Employee L&D, along with sound policies, can support an organization to achieve its long-term objectives. Most companies allocate a budget for Learning and Development; which is then given to trainers, leaders, and employees seeking training or learning opportunities. 

Generally, the L&D budget includes all program costs. These can be the program design, operational costs, program delivery, certification, and higher education program costs.

Succession Planning 

How should an organization move forward when key employees leave the company? This is the question that Succession Planning aims to answer. It’s a planning process that ensures that the business continues its operations even when key employees are no longer available (either resigned, retired, terminated, etc.) 

Moreover, Succession Planning recognizes qualified people and prepares them to become future leaders to fill leadership roles on short notice. In this way, the company can reduce recruitment costs since they hire a replacement from within.  

For example, when a Senior Operations Manager sends her resignation, the company should quickly find a ready replacement from the company’s current talent pipeline. It’s a pool of qualified candidates ready to fill the vacant role of the resigned employee. So, the Succession Planning efforts are dependent on the L&D policies and the replacement’s performance ratings.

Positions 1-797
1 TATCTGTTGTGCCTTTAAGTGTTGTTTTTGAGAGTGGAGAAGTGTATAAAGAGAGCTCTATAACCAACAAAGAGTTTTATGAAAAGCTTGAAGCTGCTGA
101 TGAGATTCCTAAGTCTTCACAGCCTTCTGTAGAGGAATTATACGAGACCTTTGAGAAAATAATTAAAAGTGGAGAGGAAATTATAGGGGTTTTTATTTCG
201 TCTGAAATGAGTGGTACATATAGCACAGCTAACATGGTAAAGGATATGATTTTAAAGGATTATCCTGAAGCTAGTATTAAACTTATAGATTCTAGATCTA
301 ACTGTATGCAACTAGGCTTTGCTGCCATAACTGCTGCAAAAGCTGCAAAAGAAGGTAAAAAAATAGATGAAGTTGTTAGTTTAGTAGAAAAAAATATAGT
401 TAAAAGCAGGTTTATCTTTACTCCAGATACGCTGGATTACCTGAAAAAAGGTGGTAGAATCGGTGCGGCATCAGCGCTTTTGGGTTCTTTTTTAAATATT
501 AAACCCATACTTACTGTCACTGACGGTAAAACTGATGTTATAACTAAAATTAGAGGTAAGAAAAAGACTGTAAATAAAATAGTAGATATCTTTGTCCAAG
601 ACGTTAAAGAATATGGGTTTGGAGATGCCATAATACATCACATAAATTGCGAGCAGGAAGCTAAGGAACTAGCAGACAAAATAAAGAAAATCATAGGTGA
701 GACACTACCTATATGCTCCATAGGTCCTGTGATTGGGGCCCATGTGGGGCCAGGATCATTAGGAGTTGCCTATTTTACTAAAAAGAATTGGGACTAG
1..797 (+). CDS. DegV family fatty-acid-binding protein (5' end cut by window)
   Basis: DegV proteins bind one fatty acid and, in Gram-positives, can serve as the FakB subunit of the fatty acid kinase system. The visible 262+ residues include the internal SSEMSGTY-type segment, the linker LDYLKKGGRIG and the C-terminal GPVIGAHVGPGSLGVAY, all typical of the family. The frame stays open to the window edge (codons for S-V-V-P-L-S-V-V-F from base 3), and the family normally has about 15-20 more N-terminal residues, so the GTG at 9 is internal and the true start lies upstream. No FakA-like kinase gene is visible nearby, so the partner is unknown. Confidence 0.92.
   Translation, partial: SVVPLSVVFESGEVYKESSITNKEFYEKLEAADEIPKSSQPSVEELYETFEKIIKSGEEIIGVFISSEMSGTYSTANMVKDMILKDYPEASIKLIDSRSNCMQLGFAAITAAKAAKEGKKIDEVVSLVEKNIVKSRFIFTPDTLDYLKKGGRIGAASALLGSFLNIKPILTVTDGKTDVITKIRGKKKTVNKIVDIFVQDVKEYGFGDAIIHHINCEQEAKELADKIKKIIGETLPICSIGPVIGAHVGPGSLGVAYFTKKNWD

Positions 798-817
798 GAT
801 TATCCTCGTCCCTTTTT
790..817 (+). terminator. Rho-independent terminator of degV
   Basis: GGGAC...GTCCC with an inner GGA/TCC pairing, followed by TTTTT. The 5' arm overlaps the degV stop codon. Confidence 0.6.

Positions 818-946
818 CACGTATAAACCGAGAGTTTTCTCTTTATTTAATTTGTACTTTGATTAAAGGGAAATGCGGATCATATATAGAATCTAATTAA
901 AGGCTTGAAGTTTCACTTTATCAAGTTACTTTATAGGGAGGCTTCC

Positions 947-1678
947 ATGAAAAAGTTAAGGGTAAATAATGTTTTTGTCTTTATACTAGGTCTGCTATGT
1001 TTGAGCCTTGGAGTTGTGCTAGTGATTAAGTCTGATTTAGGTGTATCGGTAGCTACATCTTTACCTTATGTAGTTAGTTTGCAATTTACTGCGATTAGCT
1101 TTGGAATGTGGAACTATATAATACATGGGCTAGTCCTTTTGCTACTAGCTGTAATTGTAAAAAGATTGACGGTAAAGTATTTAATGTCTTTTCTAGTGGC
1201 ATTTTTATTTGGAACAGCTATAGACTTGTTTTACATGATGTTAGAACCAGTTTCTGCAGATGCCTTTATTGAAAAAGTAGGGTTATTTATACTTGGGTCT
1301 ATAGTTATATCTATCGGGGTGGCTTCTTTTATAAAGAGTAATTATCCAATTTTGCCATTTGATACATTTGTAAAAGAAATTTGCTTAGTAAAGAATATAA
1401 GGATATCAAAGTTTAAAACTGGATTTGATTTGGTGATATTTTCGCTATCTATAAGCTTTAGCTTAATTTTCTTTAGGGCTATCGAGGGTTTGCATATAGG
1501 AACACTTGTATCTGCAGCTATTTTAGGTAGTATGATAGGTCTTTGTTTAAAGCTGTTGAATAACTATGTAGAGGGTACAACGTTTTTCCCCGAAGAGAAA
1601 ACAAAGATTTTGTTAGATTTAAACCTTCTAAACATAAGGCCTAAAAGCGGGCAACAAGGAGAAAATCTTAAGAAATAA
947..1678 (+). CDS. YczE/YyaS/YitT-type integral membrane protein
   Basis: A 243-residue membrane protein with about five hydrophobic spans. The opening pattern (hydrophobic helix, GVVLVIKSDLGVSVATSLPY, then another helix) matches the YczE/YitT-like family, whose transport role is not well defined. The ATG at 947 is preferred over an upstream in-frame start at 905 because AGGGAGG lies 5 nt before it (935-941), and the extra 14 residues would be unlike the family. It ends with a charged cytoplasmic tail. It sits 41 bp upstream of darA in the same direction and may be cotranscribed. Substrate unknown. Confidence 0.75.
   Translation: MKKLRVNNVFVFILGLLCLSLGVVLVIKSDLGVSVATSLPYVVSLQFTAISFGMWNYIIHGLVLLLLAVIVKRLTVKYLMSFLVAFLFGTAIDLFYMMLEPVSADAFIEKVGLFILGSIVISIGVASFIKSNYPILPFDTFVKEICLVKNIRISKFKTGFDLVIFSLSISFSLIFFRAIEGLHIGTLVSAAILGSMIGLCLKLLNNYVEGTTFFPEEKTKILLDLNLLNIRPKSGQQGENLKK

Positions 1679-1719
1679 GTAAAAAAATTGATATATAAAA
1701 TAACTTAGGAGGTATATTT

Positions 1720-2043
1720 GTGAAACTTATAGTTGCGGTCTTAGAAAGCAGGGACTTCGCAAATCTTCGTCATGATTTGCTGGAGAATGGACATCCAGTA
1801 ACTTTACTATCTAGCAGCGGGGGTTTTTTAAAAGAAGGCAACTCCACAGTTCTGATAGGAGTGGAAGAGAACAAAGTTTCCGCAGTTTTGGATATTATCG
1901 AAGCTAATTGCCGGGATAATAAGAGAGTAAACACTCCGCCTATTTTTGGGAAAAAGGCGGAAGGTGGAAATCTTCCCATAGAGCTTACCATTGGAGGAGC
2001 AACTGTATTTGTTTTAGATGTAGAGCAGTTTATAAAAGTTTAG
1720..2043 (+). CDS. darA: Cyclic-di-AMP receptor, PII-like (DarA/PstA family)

Human Resource Information System

While not inherently an HR activity, Human Resource Information System (HRIS) is a tool that supports all the other areas in Human Resources. In the past, Human Resources Management used separate technologies for each function.  

For example, a Recruitment Specialist may need an Applicant Tracking System to keep track of all the applicants and synchronize their recruitment and selection process. In Learning & Development, a company can invest in a Knowledgebase System where the teams upload and distribute learning content internally. Meanwhile, the Compensation & Benefits team uses a digital payroll system to process their payroll-related tasks.